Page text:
One of my most popular* posts to date was about what NOT to bother doing with your kids at Christmas which just goes to show that sometimes us parents need to be cut some slack – a little time to shrug off some of that permanent upper backache and be given permission to sink back onto the sofa and relax. So voila! Here we are, permission granted, I give to you a comprehensive list of what to not bother doing with your kids. You’re welcome.
(*Most popular = survey of 2 people. Married to one. Am the other.)
Do NOT do any activity which takes longer than 10 minutes to set up
There is actual science to back this up. So if you are trying to work out how long your child will play with something that you have laboriously set up for them then use the following equation:
Total playtime = (time it takes to set up – time for the kettle to boil) x time it takes to have an argument – 20 arbitrary minutes.
So if it takes 15 minutes to set up, the kettle takes 4 minutes to boil (I need a new one) and there is a brief but violent 2 minute argument over dinosaur ownership then the amount of time the kids will play with the activity is 2 minutes. That’s not even enough time for a half arsed browse on social media let alone a full on inquiry into the last wedding your ex’s cousin’s housemate attended.
Do NOT take the kids out for dinner for a treat
This is not a treat for kids. It’s a hostage situation (especially you over there – you can’t wedge your 4 year old into a high chair just so they ‘stay put’ for dinner). It is actually a treat for you/ opportunity for you to feel like the social butterfly you once were whilst you sip wine and set up wholesome family photo opportunities. Wait until they are at least 6 and you can safely determine what food they actually like (eating the crayons doesn’t count) and they can hold a conversation and/or talk loudly and continuously at you.
Do NOT bother going to playgroups
One of the first posts I ever wrote was about playgroups. I’ll spare you the same spiel but if your kids are not great at playing and don’t allow you to become part of the group then I’m just going to throw it out there that it’s not actually worth the effort. It’s less of a ‘play group’ and more of a ‘cry solo’. I did tout ‘Crysolo’ as a name idea, didn’t catch on.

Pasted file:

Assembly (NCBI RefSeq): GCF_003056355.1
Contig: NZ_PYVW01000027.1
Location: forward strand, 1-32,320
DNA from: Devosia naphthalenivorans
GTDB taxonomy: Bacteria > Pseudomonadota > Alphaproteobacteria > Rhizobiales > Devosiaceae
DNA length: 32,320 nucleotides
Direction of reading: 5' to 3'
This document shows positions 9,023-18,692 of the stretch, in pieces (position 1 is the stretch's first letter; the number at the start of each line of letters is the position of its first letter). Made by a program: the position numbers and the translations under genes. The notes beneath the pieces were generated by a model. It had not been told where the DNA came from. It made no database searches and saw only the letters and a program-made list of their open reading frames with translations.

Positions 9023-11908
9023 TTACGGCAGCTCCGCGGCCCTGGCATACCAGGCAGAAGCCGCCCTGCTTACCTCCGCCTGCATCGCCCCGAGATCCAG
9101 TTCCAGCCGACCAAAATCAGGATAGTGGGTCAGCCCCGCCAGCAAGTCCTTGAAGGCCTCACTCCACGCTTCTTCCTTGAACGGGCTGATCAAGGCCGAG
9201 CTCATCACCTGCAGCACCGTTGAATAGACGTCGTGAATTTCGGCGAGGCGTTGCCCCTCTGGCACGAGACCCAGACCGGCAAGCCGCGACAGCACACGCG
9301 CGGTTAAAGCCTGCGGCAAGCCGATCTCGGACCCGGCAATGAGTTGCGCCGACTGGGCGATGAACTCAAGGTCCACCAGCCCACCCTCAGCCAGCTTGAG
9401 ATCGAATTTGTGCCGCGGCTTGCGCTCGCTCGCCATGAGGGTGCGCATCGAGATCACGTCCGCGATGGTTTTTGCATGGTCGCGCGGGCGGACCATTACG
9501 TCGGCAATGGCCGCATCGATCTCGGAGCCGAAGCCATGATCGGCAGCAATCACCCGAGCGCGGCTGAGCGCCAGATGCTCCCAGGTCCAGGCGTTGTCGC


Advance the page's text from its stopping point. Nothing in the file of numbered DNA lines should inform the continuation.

Do NOT go to soft play
Ditto above. Plus it costs more. Plus you may have to supervise your child through the entire experience. I swear I pulled a muscle in my vagina once trying to get through what I can only describe as some horizontal car wash roller type things. If you know, you know.
Do NOT listen to random lists on the internet telling you what to do with your child
Like this one. The random capitalisation is unnecessarily bossy and at the end of the day it’s your child so your rules.
You want to spend an hour and a half setting up an elaborate obstacle course ending in a hugely messy art and craft activity? Crack on.
You want to take your kids for a marathon dinner sesh whilst you knock back a spot of fizz and selectively ignore them? Who am I to stop you? Hell, I’ll probably even come join you.
You want to plan your weeks with back to back caffeine infused playgroups so you don’t lose your tiny mind clearing up after your messy entourage? Milk no sugar my friend.
You fancy spending so long in soft play you get mistaken for someone who works there? Be my guest. And also help me please, I’m stuck in some roller things with a searing pain in my undercarriage – second floor up – back left.
I think the take home message (because we all love a take home message right? it means at the very minimum we’ve left the house, even if it is only mentally) is one person’s idea of hell is another person’s coping mechanism. Do what you gotta do my friend, and if splashing some paint around/bending some pipe cleaners with your kids helps you through the long dark days then for the love of God let’s get crafty. Who am I to judge? Meet you at soft play? Avoid the rollers.